Adena Culture

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American Indian Life in the Early Woodland Period.jpg
Painting from the Ancient Ohio art series depicting an Early Woodland/Adena (800 BC - AD 1) gathering at a ceremonial earthwork in the Hocking River Valley.

800 B.C. to A.D. 1

The Adena culture refers to the prehistoric Native Americans that lived in southern Ohio and neighboring regions of West Virginia, Kentucky, and Indiana during the Early Woodland Period. They were the first people in this region to settle down in small villages, cultivate crops, use pottery vessels, acquire exotic raw materials, such as copper and marine shell, to make ornaments and jewelry, and bury their honored dead in conical burial mounds.

This transition from a purely hunting and gathering way of life to a more settled farming way of life sometimes is referred to as the "Neolithic Revolution," but in Ohio, the process was more evolutionary than revolutionary. The Late Archaic ancestors of the Adena already had begun to gather intensively many of the plants that would become the staple crops in the Early Woodland Period and they occasionally made pottery and used copper and shell to make ornaments.

The Adena grew a variety of plants in their gardens, including squash, sunflower, sumpweed, goosefoot, knotweed, and maygrass. This set of native plants often is referred to as the Eastern Agricultural Complex. The Ohio and Mississippi valleys were one of only seven regions in the world where people turned local plants into the basis for a food-producing economy. The consequences of this change in how people made a living would be far-reaching.

The Adena lived in small villages near their gardens, but they likely moved frequently as they continued to follow a hunting and gathering way of life, which they supplemented with the harvest from their gardens. Adena pottery consisted of large, thick-walled vessels that likely were used to cook the ground-up seeds of the Eastern Agricultural Complex into a gruel something like oatmeal.

The Adena cemented their ties to particular regions by burying their dead in prominent mounds that may have served as territorial markers. Sometimes the mounds would be accompanied by small, circular earthen enclosures that surrounded ritual spaces. The Miamisburg Mound, in Montgomery County, is the largest example of an Adena burial mound in Ohio.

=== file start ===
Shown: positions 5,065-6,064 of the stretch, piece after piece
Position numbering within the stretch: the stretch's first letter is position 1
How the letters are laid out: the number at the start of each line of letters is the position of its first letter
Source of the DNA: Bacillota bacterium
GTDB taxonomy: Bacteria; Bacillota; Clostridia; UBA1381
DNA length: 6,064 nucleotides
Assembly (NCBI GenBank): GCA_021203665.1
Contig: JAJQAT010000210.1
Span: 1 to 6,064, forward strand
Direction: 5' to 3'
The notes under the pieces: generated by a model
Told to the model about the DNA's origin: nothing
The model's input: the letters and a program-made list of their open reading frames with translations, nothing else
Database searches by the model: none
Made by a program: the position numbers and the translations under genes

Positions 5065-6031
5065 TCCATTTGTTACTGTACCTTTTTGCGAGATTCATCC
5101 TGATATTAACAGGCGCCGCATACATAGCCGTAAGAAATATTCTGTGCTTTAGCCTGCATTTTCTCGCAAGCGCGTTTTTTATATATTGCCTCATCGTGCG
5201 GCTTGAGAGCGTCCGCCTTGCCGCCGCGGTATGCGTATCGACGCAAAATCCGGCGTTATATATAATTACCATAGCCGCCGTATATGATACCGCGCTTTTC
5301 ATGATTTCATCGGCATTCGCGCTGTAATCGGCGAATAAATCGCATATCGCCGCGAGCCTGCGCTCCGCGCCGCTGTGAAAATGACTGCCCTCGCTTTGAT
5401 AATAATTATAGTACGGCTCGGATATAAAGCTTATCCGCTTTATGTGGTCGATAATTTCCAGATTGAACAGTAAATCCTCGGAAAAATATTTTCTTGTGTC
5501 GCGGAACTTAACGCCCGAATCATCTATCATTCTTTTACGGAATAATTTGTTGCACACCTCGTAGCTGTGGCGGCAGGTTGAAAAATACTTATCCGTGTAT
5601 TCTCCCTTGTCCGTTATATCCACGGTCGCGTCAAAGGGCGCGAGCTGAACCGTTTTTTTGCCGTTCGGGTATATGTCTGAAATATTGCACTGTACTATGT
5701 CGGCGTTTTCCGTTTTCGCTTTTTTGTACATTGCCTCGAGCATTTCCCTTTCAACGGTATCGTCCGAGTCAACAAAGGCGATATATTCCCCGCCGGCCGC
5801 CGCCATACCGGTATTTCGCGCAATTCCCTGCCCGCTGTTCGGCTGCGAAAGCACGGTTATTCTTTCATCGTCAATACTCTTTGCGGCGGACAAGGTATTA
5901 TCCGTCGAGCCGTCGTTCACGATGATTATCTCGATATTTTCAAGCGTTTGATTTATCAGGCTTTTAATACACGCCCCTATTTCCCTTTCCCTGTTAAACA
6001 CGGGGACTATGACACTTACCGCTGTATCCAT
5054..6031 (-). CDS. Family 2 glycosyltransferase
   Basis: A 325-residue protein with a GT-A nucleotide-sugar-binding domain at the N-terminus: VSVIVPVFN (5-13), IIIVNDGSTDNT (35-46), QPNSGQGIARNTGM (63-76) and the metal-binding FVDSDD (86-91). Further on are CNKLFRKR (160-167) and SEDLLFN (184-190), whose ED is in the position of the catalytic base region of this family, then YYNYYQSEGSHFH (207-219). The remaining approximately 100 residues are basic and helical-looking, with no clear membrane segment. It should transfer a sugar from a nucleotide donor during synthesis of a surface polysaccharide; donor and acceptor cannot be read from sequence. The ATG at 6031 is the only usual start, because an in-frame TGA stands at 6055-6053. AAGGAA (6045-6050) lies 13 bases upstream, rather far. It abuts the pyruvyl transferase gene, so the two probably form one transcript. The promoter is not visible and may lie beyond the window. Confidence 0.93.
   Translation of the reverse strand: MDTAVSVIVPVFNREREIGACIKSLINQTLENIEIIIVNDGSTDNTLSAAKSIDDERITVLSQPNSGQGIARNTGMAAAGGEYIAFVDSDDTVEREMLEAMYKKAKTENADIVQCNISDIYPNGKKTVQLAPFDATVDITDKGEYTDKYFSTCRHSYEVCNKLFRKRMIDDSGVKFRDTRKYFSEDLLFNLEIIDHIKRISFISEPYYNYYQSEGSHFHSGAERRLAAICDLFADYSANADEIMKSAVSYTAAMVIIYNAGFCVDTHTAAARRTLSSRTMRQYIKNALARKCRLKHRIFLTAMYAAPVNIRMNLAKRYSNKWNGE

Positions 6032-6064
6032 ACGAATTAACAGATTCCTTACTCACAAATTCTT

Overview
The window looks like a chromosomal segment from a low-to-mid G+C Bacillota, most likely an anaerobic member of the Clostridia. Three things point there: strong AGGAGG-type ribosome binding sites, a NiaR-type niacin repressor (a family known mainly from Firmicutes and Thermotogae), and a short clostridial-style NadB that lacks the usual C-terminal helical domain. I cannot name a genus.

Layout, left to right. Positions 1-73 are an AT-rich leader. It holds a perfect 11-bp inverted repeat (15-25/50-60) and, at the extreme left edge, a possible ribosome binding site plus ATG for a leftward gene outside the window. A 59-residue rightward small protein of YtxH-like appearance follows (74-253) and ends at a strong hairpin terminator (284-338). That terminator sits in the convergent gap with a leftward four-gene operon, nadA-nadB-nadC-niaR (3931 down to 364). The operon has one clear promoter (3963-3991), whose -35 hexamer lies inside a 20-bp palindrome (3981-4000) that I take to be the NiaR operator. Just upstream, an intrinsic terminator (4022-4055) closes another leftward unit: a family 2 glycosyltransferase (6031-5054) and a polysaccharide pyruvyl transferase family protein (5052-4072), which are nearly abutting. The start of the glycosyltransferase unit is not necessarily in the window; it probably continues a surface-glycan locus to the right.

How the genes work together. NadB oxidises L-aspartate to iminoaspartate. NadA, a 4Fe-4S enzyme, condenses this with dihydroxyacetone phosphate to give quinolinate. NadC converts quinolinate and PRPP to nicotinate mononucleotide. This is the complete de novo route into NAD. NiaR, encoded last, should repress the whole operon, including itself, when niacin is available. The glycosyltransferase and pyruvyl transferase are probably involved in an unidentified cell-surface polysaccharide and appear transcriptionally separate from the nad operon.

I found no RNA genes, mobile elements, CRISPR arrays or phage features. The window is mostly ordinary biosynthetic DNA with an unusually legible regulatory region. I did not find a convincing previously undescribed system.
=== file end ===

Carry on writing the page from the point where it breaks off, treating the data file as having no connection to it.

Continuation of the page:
By 100 B.C., some of the Adena groups had begun to build larger earthworks and expand their efforts to acquire exotic raw materials. These groups became the Hopewell culture, but many people continued to follow the old ways and in some regions, such as southwestern Ohio, the Adena culture persisted well into the 1st century A.D.

It is important to emphasize that the Adena culture is not the name of a Native American tribe. We do not know what these people might have called themselves. Instead, it is a term of archaeological convenience that encompasses similarities in artifact style, architecture, and other cultural practices that distinguish the Adena culture from earlier and later cultures in the region. The name comes from the name of the estate of Governor Thomas Worthington in Chillicothe. A large mound on this property was called the Adena Mound. Since this mound site exemplified all the significant features of the culture, it became the "type site" and the name of the site was applied to the entire culture. 

See Also

References

  1. Woodward, Susan L., and Jerry N. McDonald. Indian Mounds of the Middle Ohio Valley: A Guide to Mounds and Earthworks of the Adena, Hopewell, Cole, and Fort Ancient People. Lincoln: The University of Nebraska Press, 2002. 
  2. Abrams, Elliot M. and Ann Corinne Freter. Emergence Of Moundbuilders: Archaeology Of Tribal Societies In Southeastern Ohio. Athens, OH: Ohio University Press, 2005.
  3. Lepper, Bradley T. Ohio Archaeology: An Illustrated Chronicle of Ohio's Ancient American Indian Cultures. Wilmington, Ohio, Orange Frazer Press, 2005.